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PPC blog

The use of shared infrastructure to deploy fiber networks

Posted by Dave Stockton


Telecoms planners and installers know that new fiber network build costs are dominated by civils works (the installation of basic infrastructure into or above the ground).

The proportion of the build cost varies enormously, depending on circumstances such as the population density, projected uptake, urban or rural environment, and other local factors. Additionally, new in-ground techniques (slot cutting, directional drilling, and mole ploughing) can dramatically cut these costs.

However, where possible, planners aiming to reduce costs will try and remove the need for new civils builds altogether. One way to achieve this is to move into the world of shared infrastructure, sometimes known as "parasitic" technology.

Topics: Design and Install, Fiber to the home, Industrial premises

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How fiber and wireless networks are converging

Posted by Dave Stockton


At first sight, a mobile network and a modern, optical fiber-rich, fixed line network have little in common. They might be seen as competitors. After all, we hear regular stories of consumers "cutting the cord" and meeting all their voice and basic data needs with their smartphones.

In fact, the opposite is true - the growth in data volumes that need to be transmitted quickly around the "mobile" core network cannot generally be met through mobile technologies.

Essentially, this means that the core of a mobile network is made up of fixed line, usually fiber, connections.

The anatomy of a wireless network

Before we look at how fiber and wireless networks complement each other, it is worth taking a step back to look at wireless technology overall. Mobile phones transmit and receive signals in the microwave portion of the electromagnetic spectrum, specifically in the region 872 to 960, 1710 to 1875 and 1920 to 2170 MHz in the UK. Just below that frequency range TV broadcasts are carried and at higher microwave frequencies radar, satellite communication, and specialized applications operate.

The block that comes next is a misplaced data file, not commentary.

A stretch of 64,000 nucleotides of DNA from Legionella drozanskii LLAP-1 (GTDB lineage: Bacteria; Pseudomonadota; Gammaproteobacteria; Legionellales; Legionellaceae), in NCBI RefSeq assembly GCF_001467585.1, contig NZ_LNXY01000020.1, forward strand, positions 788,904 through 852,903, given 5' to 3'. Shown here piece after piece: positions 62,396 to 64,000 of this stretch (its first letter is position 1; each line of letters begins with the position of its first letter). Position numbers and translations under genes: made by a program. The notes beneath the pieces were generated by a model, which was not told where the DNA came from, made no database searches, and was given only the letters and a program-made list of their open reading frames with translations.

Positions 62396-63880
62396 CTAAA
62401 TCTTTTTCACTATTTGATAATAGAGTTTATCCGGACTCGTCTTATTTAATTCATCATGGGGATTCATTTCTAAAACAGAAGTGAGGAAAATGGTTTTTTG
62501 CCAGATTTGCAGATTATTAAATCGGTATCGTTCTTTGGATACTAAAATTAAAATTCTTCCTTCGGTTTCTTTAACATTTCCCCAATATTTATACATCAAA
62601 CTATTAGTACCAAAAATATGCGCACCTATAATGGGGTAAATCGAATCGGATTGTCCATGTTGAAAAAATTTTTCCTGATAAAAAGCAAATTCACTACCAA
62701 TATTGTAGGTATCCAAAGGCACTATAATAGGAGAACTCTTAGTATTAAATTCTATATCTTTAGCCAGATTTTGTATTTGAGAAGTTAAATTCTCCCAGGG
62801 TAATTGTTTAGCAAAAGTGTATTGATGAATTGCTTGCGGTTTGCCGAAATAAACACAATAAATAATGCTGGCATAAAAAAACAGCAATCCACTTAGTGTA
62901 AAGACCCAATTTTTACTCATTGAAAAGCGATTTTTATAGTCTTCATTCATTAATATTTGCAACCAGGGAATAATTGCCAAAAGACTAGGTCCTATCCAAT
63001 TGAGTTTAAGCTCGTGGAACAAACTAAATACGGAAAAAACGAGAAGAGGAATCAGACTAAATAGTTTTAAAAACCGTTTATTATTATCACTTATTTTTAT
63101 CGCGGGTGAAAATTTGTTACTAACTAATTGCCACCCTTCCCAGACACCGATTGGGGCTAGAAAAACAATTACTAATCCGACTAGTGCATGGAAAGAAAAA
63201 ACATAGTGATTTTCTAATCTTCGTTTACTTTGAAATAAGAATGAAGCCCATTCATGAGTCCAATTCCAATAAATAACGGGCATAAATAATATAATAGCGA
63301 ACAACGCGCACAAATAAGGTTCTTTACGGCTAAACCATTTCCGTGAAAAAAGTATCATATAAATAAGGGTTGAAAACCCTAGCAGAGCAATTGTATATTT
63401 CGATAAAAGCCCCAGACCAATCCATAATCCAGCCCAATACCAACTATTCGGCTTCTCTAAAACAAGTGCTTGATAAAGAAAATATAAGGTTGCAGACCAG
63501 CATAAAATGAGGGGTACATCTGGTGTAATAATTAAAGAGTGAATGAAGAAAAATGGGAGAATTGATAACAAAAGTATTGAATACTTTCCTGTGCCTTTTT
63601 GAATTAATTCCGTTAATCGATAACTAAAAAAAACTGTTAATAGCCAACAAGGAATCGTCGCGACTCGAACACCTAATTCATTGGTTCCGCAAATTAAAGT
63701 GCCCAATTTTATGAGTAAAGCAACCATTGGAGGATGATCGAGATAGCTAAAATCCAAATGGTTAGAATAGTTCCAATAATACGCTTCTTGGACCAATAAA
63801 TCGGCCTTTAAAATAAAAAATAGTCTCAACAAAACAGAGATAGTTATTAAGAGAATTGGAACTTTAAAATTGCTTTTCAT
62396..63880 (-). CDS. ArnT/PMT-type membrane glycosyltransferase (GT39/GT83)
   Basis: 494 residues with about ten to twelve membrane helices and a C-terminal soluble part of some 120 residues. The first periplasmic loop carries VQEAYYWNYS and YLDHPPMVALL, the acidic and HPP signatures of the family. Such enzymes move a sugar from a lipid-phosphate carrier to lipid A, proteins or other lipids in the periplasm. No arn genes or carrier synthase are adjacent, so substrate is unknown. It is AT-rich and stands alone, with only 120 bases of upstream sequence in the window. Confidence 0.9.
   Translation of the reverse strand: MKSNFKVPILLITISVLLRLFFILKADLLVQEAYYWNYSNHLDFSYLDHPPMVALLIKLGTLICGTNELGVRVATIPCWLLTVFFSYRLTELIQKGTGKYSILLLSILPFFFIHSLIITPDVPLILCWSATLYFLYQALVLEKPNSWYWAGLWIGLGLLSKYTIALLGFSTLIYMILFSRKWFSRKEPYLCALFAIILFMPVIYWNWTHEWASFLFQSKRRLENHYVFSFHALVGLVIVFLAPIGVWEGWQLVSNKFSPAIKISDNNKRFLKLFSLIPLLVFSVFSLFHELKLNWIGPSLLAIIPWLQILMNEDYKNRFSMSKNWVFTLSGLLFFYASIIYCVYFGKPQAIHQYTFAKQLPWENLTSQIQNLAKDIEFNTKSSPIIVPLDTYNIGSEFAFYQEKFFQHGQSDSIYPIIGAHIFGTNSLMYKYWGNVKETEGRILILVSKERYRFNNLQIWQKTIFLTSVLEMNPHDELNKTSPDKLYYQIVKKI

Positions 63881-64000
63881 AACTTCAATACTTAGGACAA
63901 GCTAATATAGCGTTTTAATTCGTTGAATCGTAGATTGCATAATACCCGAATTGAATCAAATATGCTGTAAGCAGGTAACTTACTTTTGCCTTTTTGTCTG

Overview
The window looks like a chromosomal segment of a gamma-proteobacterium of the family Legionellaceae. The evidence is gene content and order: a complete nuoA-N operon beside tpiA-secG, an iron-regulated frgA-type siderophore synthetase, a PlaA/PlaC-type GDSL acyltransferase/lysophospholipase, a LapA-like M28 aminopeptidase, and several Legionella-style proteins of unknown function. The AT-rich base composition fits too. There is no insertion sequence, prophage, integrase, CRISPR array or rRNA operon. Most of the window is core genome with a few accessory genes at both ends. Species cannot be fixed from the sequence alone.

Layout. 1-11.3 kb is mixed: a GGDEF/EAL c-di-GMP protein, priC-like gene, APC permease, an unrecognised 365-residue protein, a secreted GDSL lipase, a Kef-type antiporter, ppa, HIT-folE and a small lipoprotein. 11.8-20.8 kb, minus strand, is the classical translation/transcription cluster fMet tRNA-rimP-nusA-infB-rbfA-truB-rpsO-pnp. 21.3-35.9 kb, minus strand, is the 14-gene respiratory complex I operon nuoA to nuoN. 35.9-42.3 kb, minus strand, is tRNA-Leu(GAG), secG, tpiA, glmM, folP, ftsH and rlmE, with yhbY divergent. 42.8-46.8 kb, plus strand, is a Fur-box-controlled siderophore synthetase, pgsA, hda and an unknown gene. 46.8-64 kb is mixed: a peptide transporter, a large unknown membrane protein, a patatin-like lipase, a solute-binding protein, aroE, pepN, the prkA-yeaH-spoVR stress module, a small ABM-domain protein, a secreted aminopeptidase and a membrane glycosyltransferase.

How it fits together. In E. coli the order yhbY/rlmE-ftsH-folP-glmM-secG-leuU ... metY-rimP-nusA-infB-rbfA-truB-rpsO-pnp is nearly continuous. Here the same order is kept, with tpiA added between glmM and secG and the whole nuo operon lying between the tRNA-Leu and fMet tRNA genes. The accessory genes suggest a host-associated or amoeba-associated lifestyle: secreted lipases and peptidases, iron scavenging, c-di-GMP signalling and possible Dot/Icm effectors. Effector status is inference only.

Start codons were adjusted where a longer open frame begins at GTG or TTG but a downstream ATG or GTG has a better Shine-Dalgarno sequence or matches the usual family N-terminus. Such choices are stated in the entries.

This means there is limited capacity for onwards transmission of mobile telephony or data over the electromagnetic spectrum, even if it were to be a technically efficient medium.

Topics: Fiber to the premises, Design and Install, Market trends, Industrial premises

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The importance of cleanliness to successful fiber installations

Posted by Shaun Trezise


Deploying fiber in the field is often a dirty job. Installing in new buildings means working on a construction site, with all the mud, dust, and rainwater that this entails. Digging trenches for fiber ducts adds to the mess, and a sudden storm can turn the whole site into a quagmire

It isn’t necessarily much cleaner indoors, with deployments in existing buildings subject to dust and debris from the installation methods needed to create space for fiber, such as drilling into ceilings and walls.

There are three key reasons that all this dirt and contamination is an issue during fiber installations:

Topics: Design and Install, Fiber to the home, Costs/ROI, Industrial premises

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5 key skills for successful, safe fiber installations

Posted by Rich Contreras


While there are some similarities between copper and fiber last drop deployments there are also some major differences. If you don’t take these into account, or fail to train your teams properly, you could end up with a project that runs over time, over budget or simply cannot be completed.

So what are the key skills you need to ensure your crews have before starting a fiber installation project? From our experience, there are at least five – although I’m sure there are others, so feel free to add more in the comments below.

Topics: Design and Install, Fiber to the home, Industrial premises